December provided one cold front after another. Kayla couldn’t remember a winter when it got so cold, so early for so long. That was Marcie’s excuse when the January rent was due – and Christmas, of course. That was the reason Marcie brought in another roommate. This one was a young woman and she was going to be the new babysitter. Lindsey was ultra-thin and her expression often looked vacant. Her eyes were bloodshot and the pupils were so dilated that at first Kayla thought the blue-eyed blond had brown eyes.
Marcie said that Lindsey had lost her job and needed a place to stay. She would babysit Stephanie for her part of the rent and that way Marcie could use what she was paying a babysitter to help pay the rent. It sounded logical, but Kayla had a bad feeling about it. This time she didn’t tell her mother. Perhaps she should mind her own business, but when did a person reach the point that they looked away when a child might suffer?
The more she thought about it, the more concerned she became. That was why she finally decided to ask someone who had some experience in the landlord business – Drake, the dragon.
It took all the courage she could muster to visit his home, and when he didn’t answer her first timid knock, she gave serious thought to abandoning her plan. That was when Drake the dragon answered the door – his expression much like she had imagined it would be the first time she came to his door. It lacked the warmth she had seen in the parking lot – when she had ignored him.
He scowled at her. “What do you want this time? I’m sorry, but I’m all out of dead-beat renters at the moment.”
Warmth rushed up her neck and spilled onto her cheeks. “Oh…I’m sorry. I shouldn’t have bothered you. I’ll just leave and….”
“Wait.” The scowl left his face as he opened the storm door. “I was in the middle of a scene and…” He shook his head. “No, there is no excuse for me being so rude. Come in out of the cold.” He held the door open wider, and when she hesitated, his tone gentled. “I really am sorry. I’m glad to see you.”
She shook her head. “I wanted to talk to you about something…but this is obviously a bad time. I should have called.”
He gave her a wry smile. “I probably would have let the phone ring. I get this way when I’m writing. My thought train has already been de-railed and conversation with you would probably be more interesting anyway.”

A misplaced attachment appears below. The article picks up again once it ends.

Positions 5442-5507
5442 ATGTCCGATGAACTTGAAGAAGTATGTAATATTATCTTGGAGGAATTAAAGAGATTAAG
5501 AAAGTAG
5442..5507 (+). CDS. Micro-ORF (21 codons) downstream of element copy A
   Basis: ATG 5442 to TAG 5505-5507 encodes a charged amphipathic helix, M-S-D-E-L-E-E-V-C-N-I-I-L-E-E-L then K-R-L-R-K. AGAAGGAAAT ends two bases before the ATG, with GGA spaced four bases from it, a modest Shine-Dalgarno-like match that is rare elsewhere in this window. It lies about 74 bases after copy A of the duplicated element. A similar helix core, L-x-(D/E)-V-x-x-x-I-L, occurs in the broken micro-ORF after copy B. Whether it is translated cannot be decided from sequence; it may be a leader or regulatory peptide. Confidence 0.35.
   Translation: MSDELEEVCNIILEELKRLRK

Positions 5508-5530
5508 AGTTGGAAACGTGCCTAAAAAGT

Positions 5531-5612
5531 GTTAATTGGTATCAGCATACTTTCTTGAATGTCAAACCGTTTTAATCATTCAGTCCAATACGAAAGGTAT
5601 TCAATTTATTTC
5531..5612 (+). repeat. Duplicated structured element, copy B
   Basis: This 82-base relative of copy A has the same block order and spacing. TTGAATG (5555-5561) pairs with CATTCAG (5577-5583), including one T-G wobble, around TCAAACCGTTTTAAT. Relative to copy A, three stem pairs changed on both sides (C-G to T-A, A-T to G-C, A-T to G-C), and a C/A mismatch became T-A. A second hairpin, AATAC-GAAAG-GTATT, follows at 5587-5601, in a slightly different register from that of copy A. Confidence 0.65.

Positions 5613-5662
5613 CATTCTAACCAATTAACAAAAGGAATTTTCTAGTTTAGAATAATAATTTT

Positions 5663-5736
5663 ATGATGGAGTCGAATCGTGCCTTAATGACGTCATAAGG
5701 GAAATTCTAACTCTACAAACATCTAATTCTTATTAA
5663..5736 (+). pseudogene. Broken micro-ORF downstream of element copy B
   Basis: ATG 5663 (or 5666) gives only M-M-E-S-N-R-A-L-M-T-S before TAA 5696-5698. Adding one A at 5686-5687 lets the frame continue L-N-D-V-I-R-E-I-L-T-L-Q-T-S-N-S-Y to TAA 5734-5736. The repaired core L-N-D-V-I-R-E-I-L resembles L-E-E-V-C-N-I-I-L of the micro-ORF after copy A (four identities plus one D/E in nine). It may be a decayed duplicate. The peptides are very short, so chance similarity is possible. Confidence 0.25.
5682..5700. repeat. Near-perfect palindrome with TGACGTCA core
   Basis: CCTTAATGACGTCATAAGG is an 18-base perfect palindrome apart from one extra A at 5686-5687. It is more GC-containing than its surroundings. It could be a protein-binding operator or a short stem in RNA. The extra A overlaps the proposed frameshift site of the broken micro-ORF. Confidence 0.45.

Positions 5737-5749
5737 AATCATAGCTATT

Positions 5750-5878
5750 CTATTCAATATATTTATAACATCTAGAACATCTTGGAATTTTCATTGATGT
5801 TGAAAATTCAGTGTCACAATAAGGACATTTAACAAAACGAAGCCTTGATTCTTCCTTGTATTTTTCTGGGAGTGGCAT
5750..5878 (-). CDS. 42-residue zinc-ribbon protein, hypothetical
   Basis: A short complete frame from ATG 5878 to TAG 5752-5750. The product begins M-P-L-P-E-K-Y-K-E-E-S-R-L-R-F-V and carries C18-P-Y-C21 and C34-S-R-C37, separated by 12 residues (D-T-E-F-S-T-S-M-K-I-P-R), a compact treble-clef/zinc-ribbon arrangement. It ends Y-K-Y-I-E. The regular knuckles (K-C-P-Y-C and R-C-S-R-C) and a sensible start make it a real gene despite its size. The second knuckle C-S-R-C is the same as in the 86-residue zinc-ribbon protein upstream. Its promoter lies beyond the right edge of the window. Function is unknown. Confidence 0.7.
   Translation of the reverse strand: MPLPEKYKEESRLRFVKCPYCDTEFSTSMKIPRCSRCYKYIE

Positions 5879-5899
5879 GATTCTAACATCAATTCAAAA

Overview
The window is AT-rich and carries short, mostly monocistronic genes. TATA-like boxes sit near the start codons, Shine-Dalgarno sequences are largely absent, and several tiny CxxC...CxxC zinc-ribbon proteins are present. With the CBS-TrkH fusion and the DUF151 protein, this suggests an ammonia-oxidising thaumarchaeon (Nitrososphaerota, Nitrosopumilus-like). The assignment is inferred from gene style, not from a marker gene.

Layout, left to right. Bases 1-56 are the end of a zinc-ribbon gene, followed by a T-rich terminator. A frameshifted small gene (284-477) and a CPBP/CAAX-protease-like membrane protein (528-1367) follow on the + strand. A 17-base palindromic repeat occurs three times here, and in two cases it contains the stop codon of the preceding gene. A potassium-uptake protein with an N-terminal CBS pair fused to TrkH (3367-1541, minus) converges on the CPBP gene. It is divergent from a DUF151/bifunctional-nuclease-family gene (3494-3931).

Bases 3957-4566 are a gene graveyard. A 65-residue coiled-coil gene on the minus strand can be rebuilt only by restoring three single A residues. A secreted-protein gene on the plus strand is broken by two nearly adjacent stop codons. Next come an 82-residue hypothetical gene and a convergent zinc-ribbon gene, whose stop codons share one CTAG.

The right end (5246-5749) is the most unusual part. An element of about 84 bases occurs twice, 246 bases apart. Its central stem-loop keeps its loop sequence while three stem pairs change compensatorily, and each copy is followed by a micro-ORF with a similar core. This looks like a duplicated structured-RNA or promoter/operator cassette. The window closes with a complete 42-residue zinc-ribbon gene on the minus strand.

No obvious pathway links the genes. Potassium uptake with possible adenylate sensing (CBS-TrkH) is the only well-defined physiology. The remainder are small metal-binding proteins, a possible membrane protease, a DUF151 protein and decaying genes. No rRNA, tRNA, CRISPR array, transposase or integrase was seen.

She frowned. “You’re a writer?”
He chuckled. “And an author, but don’t let that intimidate you. Come on in.”
She had already interrupted his work, there was no point in insulting him as well. She stepped into the house and he shut the door. She followed him to his office. “I didn’t realize you were a writer. What do you write about?”
He used his mouse to save a document on his computer and when his gaze lifted, it landed on a book on his desk. She followed his gaze. It was the book she had commented on the last time she was in his office. It took her a moment, but when the thought occurred to her, she caught her breath.
“You’re Ayden Scott?”
He nodded and indicated a chair with the wave of a hand. “The one and only. I’m writing a sequel. Have a seat and tell me what’s on your mind.”
For a moment she stared at the chair. She should probably leave and let him get back to his writing. He had neither the time nor the interest to entertain her problems.
He stepped around his desk. “Let me take your coat. I’ll go get us some coffee while you organize your thoughts. I imagine you’re here about Marcie.”
She sat her purse in the chair and allowed him to help her out of her coat. When he left the room, she set her purse in the floor and sank into the comfortable chair. He was all out of dead-beat renters. He had asked how things were going with Marcie when they met in the park. Did he feel guilty about getting rid of Marcie? He shouldn’t.